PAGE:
Goldsworthy’s Snow House sculpture will be built into the bank of a lake, and it is modelled after historical structures which were used to preserve through the summer ice cut from local ponds. Into this structure a large snowball will be placed. Each summer, the structure will be opened to reveal what is left of the snowball, which will eventually melt once exposed. Then, once winter comes again, the staff of the DeCordova and community members will build another snowball from the first significant snowfall of the year, which will be closed in the structure to repeat the process the following year. This cycle of permanence, degeneration, and interactivity brings several different issues to the fore: a relationship with the seasons, a potential attendance to the effects of climate change, historical processes of ice-cutting and preservation, the passage of time, and a reliance on both the natural world and the community to perpetuate the cycle of artistic creation.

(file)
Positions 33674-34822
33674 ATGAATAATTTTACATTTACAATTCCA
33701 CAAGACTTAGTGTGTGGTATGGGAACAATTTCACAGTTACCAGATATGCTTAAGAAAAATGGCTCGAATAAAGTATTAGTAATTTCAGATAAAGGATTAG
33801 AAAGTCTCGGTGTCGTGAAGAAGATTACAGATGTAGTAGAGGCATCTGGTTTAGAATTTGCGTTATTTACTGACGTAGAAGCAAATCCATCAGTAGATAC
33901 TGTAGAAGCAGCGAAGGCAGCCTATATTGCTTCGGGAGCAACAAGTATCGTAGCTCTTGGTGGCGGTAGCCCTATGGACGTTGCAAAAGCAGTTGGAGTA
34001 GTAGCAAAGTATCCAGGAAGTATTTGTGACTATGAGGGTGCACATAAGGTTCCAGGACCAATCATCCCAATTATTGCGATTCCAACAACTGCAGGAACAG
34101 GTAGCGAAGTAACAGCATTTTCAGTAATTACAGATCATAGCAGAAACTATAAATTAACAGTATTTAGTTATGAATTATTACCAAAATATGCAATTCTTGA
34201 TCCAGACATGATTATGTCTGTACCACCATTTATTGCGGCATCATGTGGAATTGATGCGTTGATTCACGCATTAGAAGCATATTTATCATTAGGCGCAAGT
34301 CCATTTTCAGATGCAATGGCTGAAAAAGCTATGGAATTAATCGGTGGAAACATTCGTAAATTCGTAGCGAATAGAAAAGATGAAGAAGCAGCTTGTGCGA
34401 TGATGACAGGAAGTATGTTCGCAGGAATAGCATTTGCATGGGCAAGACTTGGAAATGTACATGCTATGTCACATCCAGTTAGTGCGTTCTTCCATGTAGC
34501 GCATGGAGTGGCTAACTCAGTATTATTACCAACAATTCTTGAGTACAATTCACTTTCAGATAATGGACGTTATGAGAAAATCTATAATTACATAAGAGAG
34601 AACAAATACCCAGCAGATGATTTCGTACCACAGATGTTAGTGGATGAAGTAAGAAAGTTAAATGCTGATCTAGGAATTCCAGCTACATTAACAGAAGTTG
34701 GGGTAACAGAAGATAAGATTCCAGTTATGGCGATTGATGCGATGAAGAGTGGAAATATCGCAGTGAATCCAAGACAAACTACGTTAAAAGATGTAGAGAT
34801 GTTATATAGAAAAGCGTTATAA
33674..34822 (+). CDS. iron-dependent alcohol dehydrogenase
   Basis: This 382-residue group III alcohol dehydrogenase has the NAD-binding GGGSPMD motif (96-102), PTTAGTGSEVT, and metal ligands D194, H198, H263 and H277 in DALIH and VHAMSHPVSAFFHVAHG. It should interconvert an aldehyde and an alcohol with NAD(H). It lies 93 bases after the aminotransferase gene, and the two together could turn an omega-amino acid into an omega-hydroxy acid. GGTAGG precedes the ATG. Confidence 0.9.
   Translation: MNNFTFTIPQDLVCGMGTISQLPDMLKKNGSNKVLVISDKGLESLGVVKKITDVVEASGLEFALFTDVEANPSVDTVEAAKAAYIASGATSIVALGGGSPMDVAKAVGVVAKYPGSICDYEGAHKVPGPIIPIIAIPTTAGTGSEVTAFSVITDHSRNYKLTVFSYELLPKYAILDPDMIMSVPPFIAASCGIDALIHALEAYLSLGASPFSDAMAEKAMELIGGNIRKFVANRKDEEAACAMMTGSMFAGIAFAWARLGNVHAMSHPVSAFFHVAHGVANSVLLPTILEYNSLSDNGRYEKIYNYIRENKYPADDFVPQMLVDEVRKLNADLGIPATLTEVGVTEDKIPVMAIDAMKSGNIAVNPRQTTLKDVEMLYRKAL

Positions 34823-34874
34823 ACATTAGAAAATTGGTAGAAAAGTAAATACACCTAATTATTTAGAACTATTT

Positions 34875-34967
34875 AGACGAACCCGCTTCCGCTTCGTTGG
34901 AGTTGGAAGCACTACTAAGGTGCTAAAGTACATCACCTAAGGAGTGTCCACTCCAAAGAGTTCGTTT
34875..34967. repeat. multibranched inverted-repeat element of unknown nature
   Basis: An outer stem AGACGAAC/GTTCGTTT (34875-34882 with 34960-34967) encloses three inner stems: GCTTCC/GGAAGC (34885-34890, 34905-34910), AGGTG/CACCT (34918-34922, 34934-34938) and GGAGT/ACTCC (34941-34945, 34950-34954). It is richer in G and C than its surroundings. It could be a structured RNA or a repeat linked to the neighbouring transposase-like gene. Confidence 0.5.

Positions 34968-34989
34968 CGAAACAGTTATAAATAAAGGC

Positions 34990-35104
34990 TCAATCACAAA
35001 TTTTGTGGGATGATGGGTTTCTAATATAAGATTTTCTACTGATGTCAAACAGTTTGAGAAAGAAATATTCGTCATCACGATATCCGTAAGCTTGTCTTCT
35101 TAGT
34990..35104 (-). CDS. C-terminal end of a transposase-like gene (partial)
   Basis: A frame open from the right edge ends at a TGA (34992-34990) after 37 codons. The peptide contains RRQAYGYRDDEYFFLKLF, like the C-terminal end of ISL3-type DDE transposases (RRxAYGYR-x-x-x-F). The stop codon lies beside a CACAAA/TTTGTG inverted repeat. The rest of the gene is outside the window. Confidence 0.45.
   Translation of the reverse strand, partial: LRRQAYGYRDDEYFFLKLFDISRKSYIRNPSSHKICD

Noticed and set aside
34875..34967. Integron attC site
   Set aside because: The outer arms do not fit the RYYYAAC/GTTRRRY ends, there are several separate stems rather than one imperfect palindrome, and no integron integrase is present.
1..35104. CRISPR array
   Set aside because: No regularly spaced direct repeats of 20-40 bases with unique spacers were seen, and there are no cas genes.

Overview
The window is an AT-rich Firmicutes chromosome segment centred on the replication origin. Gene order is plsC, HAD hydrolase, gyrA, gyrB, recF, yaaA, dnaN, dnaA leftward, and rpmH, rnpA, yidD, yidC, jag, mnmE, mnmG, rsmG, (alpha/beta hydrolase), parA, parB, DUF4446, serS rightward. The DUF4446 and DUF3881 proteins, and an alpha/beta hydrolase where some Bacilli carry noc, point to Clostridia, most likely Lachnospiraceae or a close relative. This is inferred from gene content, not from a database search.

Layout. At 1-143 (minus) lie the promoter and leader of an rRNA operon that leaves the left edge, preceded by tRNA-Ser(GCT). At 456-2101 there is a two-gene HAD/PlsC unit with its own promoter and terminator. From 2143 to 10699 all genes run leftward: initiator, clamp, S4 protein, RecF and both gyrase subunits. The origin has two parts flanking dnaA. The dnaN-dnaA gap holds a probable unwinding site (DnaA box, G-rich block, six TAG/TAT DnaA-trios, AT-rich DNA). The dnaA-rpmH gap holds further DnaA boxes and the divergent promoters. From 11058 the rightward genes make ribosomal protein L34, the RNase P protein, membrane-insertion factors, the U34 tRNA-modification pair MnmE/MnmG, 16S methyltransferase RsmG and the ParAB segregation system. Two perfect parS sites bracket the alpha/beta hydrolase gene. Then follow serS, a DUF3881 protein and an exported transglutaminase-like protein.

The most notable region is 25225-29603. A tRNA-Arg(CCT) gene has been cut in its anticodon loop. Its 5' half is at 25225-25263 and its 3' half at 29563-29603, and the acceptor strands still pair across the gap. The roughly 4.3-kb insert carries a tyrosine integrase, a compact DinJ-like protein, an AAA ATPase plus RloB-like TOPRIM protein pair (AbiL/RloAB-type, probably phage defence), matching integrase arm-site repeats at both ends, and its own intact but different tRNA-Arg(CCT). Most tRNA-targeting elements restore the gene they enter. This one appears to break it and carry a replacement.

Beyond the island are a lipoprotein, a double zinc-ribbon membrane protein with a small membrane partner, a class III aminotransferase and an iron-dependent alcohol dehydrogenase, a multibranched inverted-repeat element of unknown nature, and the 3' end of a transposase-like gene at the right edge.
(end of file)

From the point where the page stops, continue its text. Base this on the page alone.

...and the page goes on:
Much of Goldsworthy’s work to date with ice and snow has been extremely temporary. It will be fascinating, then, to see how Snow House plays across both permanence and cyclical decay. For instance, Goldsworthy frequently lies down just as it begins to rain or snow, creating rain and frost shadows which last long enough to be photographed and immediately appreciated before disappearing. Likewise, he has held his hand against thin, spring ice, melting away a handprint in the sheet before the sheet itself disappears with the sun. Some works depend on the melting away of snow or ice for their gradual effect: like snow heaped into a line in a field and left to thaw slowly; snow balls stained with dye from beech nuts, thawed on paper, and dried, leaving pools of stain on the paper; snowballs brought indoors (for instance at the Old Museum of Transport, Glasgow) or placed on display outdoors during summer (in London); and, finally, snow slabs, carved to let the light shine through before they melt in the sun.